I’m probably grade-grubbing here, but you gave pretty much every Kendrick Lamar album an A-minus, which means there are some flaws holding it back from an A/A+. I’m curious to know what those flaws are—is it song-for-song inconsistency, or a general dislike for his ambitious concepts? And given that To Pimp a Butterfly came in 22nd on your best-of decade list (ahead of Modern Vampires, which got an A+) has your opinion changed? — Oscar, Johannesburg, South Africa.
Not grade-grubbing—a reasonable question, especially given Butterfly’s placement in my decade list, though if you look at the Dean’s List for 2015 (via the Pazz & Jop tab on the robertchristgau.com homepage) you’ll see it’s number four there, because by year’s end I’d already decided I’d underrated it. My problem with Lamar has always been his flow. I’ve just never gotten the kind of musical thrill from his soft-edged enunciation that I do from crisper and clearer rappers: Chuck D, Rakim, Jay-Z, Eminem, Nicki Minaj. Especially given that I made it a point to defend Kanye’s somewhat awkward flow when he was getting dissed for it early in his tragic and increasingly reprehensible career, this is obviously a personal quirk of mine, one I might renounce altogether were I ever to spend a day or two bearing down on Lamar. A major artist without question.
A lot of young people coming off of the musical line of Vampire Weekend, Sufjan Stevens, Beach House, and Mitski feel like (Sandy) Alex G stands out brightly in Spotify’s indie playlists. What did you think of his September 2019 album House of Sugar? Too pleasant with not enough being said? — Alan, Canada
I read those reviews and dutifully stuck the album up at the top of my Spotify Consumer Guide candidates, of which there are a lot. Assumed that I’d put it on now and then and eventually it would hook on between my ears the way all the artists you’ve named did after three-four-five plays—if not worth a full review, then at least what I still think of as an Honorable Mention. Didn’t happen, so after a month or so I gave up. “Too pleasant without enough being said” may well be the reason—I note that the four artists you named all have both distinctly different sounds and lyrical approaches, the latter of which Alex G definitely does not.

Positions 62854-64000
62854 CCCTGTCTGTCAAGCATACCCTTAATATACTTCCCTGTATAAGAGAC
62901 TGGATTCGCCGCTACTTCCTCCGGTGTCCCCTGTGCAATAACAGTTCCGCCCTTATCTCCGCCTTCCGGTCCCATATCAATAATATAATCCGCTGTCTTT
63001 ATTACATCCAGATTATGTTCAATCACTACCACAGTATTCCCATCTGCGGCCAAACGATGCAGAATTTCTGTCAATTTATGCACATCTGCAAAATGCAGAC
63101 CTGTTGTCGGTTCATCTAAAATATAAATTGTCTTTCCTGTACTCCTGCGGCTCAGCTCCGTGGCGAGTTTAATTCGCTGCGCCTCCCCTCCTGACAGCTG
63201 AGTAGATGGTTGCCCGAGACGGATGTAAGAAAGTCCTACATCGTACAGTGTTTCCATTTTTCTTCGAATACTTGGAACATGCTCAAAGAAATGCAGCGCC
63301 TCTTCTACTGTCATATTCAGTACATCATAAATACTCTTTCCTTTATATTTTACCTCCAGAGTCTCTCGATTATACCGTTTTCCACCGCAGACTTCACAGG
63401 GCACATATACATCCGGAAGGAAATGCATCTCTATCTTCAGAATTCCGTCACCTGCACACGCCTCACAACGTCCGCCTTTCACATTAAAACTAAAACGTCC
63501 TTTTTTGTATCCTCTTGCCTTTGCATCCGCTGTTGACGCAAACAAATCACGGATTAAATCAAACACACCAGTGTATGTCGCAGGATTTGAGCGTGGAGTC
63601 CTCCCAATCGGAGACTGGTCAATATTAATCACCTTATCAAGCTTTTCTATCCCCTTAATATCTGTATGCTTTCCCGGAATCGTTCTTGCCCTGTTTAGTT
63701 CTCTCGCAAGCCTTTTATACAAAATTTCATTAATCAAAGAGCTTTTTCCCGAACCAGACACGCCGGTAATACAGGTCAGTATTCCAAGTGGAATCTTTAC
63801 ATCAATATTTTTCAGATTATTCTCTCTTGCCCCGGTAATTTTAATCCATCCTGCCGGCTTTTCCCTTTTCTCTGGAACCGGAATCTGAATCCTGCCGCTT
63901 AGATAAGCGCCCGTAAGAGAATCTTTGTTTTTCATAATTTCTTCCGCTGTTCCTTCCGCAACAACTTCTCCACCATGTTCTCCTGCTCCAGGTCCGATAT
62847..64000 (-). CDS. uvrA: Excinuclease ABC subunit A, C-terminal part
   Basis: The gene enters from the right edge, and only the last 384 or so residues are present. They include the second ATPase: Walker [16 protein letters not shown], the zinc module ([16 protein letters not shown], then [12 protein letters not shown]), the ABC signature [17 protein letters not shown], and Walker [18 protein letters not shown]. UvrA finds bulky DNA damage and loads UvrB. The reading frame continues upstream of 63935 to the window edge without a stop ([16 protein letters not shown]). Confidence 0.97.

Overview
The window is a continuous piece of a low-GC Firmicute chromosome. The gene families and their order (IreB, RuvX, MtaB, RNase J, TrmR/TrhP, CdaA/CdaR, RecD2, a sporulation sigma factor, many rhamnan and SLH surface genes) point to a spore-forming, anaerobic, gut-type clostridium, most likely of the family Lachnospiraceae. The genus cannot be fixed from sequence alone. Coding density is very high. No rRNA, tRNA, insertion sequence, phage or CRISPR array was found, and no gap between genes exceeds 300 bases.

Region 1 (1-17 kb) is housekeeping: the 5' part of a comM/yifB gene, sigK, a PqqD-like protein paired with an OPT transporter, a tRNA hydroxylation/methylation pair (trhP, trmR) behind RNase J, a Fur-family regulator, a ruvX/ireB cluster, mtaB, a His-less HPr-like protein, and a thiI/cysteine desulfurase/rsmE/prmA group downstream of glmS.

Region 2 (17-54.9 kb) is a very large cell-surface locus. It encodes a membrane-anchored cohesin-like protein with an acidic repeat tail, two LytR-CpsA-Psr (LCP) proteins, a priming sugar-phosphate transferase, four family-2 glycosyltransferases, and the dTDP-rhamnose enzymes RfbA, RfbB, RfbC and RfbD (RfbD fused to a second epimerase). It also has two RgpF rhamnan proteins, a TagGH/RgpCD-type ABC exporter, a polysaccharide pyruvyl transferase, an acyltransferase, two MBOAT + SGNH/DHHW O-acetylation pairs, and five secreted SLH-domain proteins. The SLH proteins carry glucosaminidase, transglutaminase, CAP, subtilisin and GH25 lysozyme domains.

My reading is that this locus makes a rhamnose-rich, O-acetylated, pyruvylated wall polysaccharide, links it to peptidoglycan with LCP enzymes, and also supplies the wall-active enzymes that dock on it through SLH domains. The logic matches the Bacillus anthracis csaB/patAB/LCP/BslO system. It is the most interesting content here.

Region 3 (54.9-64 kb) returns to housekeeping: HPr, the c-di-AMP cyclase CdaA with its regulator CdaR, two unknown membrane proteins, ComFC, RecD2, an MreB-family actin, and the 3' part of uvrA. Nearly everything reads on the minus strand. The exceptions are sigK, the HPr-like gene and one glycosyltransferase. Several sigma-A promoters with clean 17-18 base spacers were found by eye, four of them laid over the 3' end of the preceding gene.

Was looking through your grades recently (as one does with way too much free time on their hands) and was curious about your opinions on any Swans album past Filth (1983)? You gave it a B+, so I’d generally imagine you don’t dislike their sound or their vibe in general. Or maybe on a broader topic: any strong opinions on Gira’s work outside of the group? (Referring his solo work, Angels of Light, The World of Skin, or The Body Lovers / The Body Haters.) Can’t really imagine you being a fan of the super heavy stuff, but thought I would ask anyway. — Paul Attard, New York
Sometimes in the late ‘80s, after I’d published a few derogatory words about Swans in contexts I no longer recall—possibly Voice Choices or something?—I got a letter from Michael Gira or someone claiming to be Michael Gira with a hand-written message explaining that the gluelike residue on the paper was Gira’s semen and a few of his pubic hairs. By this time I’d decided that Swans weren’t as funny as my B plus said they were, so I was convinced by this missive never to listen to them again. In fact, however, I did, early in this decade; don’t remember which latish Swans album the Pitchfork boys got so exercised about, but I played it more than once and decided I’d done my duty. I can’t say I was surprised when a few years ago singer Larkin Grimm accused Gira of raping her.